A Florida man ‘thumbed’ an alligator in the eye to rescue his dog from a ‘death roll’ (Or this is how we say “I love you”)
When he gets around to the duty of fathers, you can hear David Attenborough’s voice raise its eyebrows, amused by an accident: see how the fox takes to his new role, teaches his kits to tumble and crouch; this is joy, David suggests, this is survival. Or, the explosive awe (cue the swelling soundtrack) of the golden seahorse, rocking forward to spray life from his stomach: even fathers are capable of beauty, if only in the aftermath. Last week, my father sent me hyperlinks about alligators chasing customers in the drive thru at Wendy’s, a Florida Man diving in after his dog to twirl in a man-made lake, his thumb cocked and ready to penetrate the jelly of the reptile’s eye. I didn’t think of my father, his grey, green eyes peering above the surface of our dinner conversations, scooping another plateful of Green Giant peas, nor the way he will sit inert, staring ahead, waiting, sunning in the comfort of his thoughts. I thought of hatched eggs, a nest ruined by thrashing and force, an alligator carrying its young across water in an open mouth, hearing their small, trilling voices, the way they rest on the tender muscle of their father’s tongue, a view of the world through jagged teeth.
On David Attenborough’s possibility of grief without anthropomorphising
The problem for the scriptwriter is being human, desperately seeking proof in the lay of a trunk, the nudge of a mother’s foot against her child’s cracked hide lying in the dust and drought, flies swirling helixes in the air. What should we make of her refusal to move, the others who keep moving toward the horizon’s dull shimmer? The stretch of an elephant’s foot contains muscles capable of interpreting vibrations through the ground. How do we measure the frequencies of our loss? A raised leg, a pointed toe, the nudge of a mother’s foot. Even though you have been gone for two years, my mind continues to stumble over your body, the quick pause of surprise, my mother’s stubborn refusal to leave your side, the lack of sound where your breath should be. When they find bones whose bleach they recognize as their own, a herd will stand in a circle together, faces gray, vibrating low moaning syllables as the sun and shadow, like a rib cage, expand.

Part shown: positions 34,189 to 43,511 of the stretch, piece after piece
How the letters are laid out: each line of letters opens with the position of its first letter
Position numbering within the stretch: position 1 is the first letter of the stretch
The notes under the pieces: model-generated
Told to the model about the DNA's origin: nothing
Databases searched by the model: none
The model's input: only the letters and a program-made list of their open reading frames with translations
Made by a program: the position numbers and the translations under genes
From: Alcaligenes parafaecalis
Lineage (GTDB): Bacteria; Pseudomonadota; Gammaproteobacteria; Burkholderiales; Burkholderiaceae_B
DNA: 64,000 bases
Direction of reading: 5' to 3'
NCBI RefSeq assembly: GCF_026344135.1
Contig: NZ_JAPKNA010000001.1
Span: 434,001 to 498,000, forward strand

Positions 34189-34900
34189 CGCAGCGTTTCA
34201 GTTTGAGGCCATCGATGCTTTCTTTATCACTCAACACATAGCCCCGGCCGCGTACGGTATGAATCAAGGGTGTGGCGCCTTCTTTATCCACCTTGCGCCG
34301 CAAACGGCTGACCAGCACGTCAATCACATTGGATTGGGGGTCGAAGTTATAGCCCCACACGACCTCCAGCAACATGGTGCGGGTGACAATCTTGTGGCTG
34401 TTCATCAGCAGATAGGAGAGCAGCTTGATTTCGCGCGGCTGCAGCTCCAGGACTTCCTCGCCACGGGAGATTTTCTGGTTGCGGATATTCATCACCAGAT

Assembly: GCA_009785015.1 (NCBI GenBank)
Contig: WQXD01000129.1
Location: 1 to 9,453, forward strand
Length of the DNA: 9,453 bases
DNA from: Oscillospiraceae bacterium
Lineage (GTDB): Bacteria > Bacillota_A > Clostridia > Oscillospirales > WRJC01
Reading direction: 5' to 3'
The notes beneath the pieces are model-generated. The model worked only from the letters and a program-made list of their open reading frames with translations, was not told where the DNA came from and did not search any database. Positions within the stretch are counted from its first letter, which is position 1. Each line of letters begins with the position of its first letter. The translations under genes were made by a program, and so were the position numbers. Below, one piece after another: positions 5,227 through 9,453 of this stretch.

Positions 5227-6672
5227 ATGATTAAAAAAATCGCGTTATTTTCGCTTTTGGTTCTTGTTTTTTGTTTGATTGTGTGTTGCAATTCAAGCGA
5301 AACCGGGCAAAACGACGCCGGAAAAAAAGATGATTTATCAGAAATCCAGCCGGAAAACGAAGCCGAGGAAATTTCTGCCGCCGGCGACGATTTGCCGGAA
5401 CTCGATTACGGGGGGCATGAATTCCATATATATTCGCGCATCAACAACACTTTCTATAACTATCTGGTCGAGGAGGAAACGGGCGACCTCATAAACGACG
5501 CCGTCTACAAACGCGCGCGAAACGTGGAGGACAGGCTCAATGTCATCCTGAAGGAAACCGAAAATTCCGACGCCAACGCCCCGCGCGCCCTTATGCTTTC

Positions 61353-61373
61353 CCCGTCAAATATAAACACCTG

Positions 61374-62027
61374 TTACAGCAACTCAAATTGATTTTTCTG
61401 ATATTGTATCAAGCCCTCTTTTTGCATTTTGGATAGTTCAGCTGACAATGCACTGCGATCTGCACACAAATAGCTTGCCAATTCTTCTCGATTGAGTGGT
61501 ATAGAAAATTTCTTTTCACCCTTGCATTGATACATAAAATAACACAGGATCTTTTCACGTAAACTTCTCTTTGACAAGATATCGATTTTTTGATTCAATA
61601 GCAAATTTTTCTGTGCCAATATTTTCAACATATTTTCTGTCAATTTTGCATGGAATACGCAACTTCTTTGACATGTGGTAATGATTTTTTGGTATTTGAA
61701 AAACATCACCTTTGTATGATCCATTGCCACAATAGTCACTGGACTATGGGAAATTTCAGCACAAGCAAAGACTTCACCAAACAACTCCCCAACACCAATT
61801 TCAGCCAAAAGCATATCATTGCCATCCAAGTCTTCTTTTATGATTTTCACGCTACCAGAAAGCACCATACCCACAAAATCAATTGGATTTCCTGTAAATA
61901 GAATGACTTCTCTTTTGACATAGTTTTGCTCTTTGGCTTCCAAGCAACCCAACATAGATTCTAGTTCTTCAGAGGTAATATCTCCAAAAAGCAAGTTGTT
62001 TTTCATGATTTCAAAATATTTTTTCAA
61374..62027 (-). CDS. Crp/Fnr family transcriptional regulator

My daughter pulls animals out of the head of a large plastic bear like a magic trick, holds them up, asks “What’s this?” A large cat slopes its shoulders, front paw extended as if to find proper footing between her thumb and forefinger. We begin with names: Snow leopard? Tiger? The plastic bear’s smile is wild. Isn’t this nice, he seems to say, teeth tight with grit and grin, isn’t this sweet? But then I remember the palm oil fires in Borneo, a cluster of orangutans pushed in a wheelbarrow, or the handful of bears emerging from the Russian Taiga’s open maw, fur matted, gummed to a dull brown, come to rummage through the town’s leftovers: wraps and rinds fished from metal dumpsters torn open like paper bags, need pushing us past margins of loss. Giant panda. Sea otter. Perhaps, the difference between accumulation and loss is a matter of proximity and scale, animals you can’t fit in your palm, two dimensional as an endangered list. Asian Elephant. Lowland Gorilla. At what point do I stop her, tell her this is enough, knowing we will not be satisfied, that even our naming, since Adam, is an attempt to live in an unrecognizable world?